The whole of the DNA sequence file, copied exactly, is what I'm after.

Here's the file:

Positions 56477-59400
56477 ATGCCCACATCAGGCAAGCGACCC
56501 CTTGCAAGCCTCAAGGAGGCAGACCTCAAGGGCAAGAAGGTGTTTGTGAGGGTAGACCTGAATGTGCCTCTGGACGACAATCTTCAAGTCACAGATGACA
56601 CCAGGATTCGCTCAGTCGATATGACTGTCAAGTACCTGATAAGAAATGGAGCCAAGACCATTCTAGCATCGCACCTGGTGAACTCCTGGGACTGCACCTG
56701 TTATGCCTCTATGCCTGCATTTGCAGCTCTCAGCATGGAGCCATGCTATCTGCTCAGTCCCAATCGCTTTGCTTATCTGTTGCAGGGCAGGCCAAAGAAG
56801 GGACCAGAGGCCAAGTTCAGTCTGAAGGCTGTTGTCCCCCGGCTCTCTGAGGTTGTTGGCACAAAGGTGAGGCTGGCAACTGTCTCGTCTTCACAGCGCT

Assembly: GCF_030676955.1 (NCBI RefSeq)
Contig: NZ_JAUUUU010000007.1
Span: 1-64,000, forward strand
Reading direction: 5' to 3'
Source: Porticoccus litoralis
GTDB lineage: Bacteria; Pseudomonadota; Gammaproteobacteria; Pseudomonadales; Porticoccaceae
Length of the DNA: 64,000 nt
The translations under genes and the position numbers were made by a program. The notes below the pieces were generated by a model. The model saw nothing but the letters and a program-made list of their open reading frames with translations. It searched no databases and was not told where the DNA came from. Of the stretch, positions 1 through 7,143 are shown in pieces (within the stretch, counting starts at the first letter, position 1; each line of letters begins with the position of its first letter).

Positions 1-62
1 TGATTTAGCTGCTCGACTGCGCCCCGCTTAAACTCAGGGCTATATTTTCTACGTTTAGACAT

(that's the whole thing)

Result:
Positions 56477-59400
56477 ATGCCCACATCAGGCAAGCGACCC
56501 CTTGCAAGCCTCAAGGAGGCAGACCTCAAGGGCAAGAAGGTGTTTGTGAGGGTAGACCTGAATGTGCCTCTGGACGACAATCTTCAAGTCACAGATGACA
56601 CCAGGATTCGCTCAGTCGATATGACTGTCAAGTACCTGATAAGAAATGGAGCCAAGACCATTCTAGCATCGCACCTGGTGAACTCCTGGGACTGCACCTG
56701 TTATGCCTCTATGCCTGCATTTGCAGCTCTCAGCATGGAGCCATGCTATCTGCTCAGTCCCAATCGCTTTGCTTATCTGTTGCAGGGCAGGCCAAAGAAG
56801 GGACCAGAGGCCAAGTTCAGTCTGAAGGCTGTTGTCCCCCGGCTCTCTGAGGTTGTTGGCACAAAGGTGAGGCTGGCAACTGTCTCGTCTTCACAGCGCT

Assembly: GCF_030676955.1 (NCBI RefSeq)
Contig: NZ_JAUUUU010000007.1
Span: 1-64,000, forward strand
Reading direction: 5' to 3'
Source: Porticoccus litoralis
GTDB lineage: Bacteria; Pseudomonadota; Gammaproteobacteria; Pseudomonadales; Porticoccaceae
Length of the DNA: 64,000 nt
The translations under genes and the position numbers were made by a program. The notes below the pieces were generated by a model. The model saw nothing but the letters and a program-made list of their open reading frames with translations. It searched no databases and was not told where the DNA came from. Of the stretch, positions 1 through 7,143 are shown in pieces (within the stretch, counting starts at the first letter, position 1; each line of letters begins with the position of its first letter).

Positions 1-62
1 TGATTTAGCTGCTCGACTGCGCCCCGCTTAAACTCAGGGCTATATTTTCTACGTTTAGACAT